Asphalt, or bitumen as it is sometimes called, is widely used throughout the construction industry. In an effort to make an already useful product more useful, over 100 years ago chemists developed a stronger and more stable version called blown asphalt or oxidized bitumen with the addition of air.
How is it made? What are the differences between blown and regular asphalt and what makes it more desirable? Let’s find out.
Making Blown Asphalt
Blown asphalt begins its life much like any other asphalt. It is taken from the bottom of a vacuum distillation unit in a refinery, however blown asphalt is then taken through an additional oxidation processing step.
The temperature of the vacuum tower bottoms is maintained in the blowstill between 450°F and 500°F while air is blown into it. While this process is often called oxidation (resulting in oxidized bitumen) there are more reactions going on during the air blowing process. Some of these reactions include dehydrogenation, condensation, polymerization and many others.
Once the desired characteristics for that batch are met, the process ends and the asphalt is then sent to storage for shipment by truck or rail. It may also be used on site for the production of roofing products. Typical end point parameters include a softening point 215°F and a penetration of 20 for roofing grade asphalts. Common grades of paving grade asphalts are 95-25, 85-25, 90-40 and 115-15. Some paving grade asphalts are modified by adding polyphosphoric acid to blowstill prior to starting the air flow.
Properties of Blown Asphalt
There are several advantages to blown asphalt. One is that it is much more chemically stable than regular asphalt. This stability also translates into added durability.
One of the more interesting features that blown asphalt has is a higher softening point. This means that it can remain in place longer than alternatives. It retains the additional durability during the elevated temperatures, as well.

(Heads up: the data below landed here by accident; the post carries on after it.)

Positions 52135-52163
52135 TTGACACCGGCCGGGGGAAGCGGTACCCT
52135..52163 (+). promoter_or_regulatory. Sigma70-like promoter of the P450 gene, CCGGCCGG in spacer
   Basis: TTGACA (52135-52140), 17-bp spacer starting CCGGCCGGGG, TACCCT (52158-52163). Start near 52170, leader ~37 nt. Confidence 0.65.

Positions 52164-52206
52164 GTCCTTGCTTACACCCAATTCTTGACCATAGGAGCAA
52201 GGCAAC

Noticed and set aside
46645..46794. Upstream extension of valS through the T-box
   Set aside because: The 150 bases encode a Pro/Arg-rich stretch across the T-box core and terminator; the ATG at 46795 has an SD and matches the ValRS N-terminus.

Blown asphalt is completely water resistant, making it well suited to a variety of sealant and joint filling compounds. It is also more flexible than regular asphalt, which is why it is often used to make roofing products such shingles.
Uses of Blown Asphalt
Blown asphalt has a wider range of uses due to its water resistance, added durability and chemical stability. Approximately 90% of the asphalt produced in the US goes into paving and 10% goes into roofing products such as shingles and rolled roofing products.
There are many other special applications that include:
- Pipe coating enamels
- Concrete joints
- Waterproof lining for reservoirs and canals
- Sound dampening felts
- Anti-slip coatings
Converting your Asphalt Operation or Upgrading with COSTELLO’s Bubble BreakerSM technology
Would you like to add the capability to produce blown asphalt on site. Would you like to reduce operating costs at your existing blowstill? Then you might want to consider adding the ability to produce blown asphalt at your current facility or modernizing your existing operation with COSTELLO’s Bubble BreakerSM technology.
With the COSTELLO, technology the oxidation process is enhanced by the utilization of small air bubbles rather than big bubbles. For example: 512 – ¼” bubbles have the exact volume as one 2” bubble, however, the small 512 – ¼” bubbles have 8 times the surface area of a single 2” bubble.
COSTELLO’s Bubble BreakerSM technology has seven (7) benefits:
- The oxidation chemical reaction only occurs where the surface of the air bubble touches the asphalt. This means that less air (a lower flow rate) can be used to achieve the same end point.
- This also infers that less air will flow to your air pollution control device thus reducing the size of your thermal oxidizer and natural gas usage.
- The lower the gas velocity at the top of the blowstill also insures less aerosol droplets get to the knockout pot and ultimately the thermal oxidizer. This can increase the product mass by up to 1.5%. Burning aerosol droplets may seem like free fuel but compared to burning natural gas in your thermal oxidizer it is very expensive. If asphalt has 18,200 BTUs per lb. and asphalt cost $0.25 per lb. then asphalt as a fuel cost $13.74 per mmBTUs.
- The COSTELLO technology will reduce the typical batch cycle time by half.
- In addition there is improved heat transfer.
- There is longer blowstill life since there is no cooling water dumped on the outside thus creating thermal stresses and metal fatigue.
- No internal water cooling that requires an oversized thermal oxidizer to handle the water vapor created.
COSTELLO has a full team of experts on hand that can help you modify your facility to include the latest technology in blowstill design.
Contact COSTELLO today to discuss the benefits at your facility.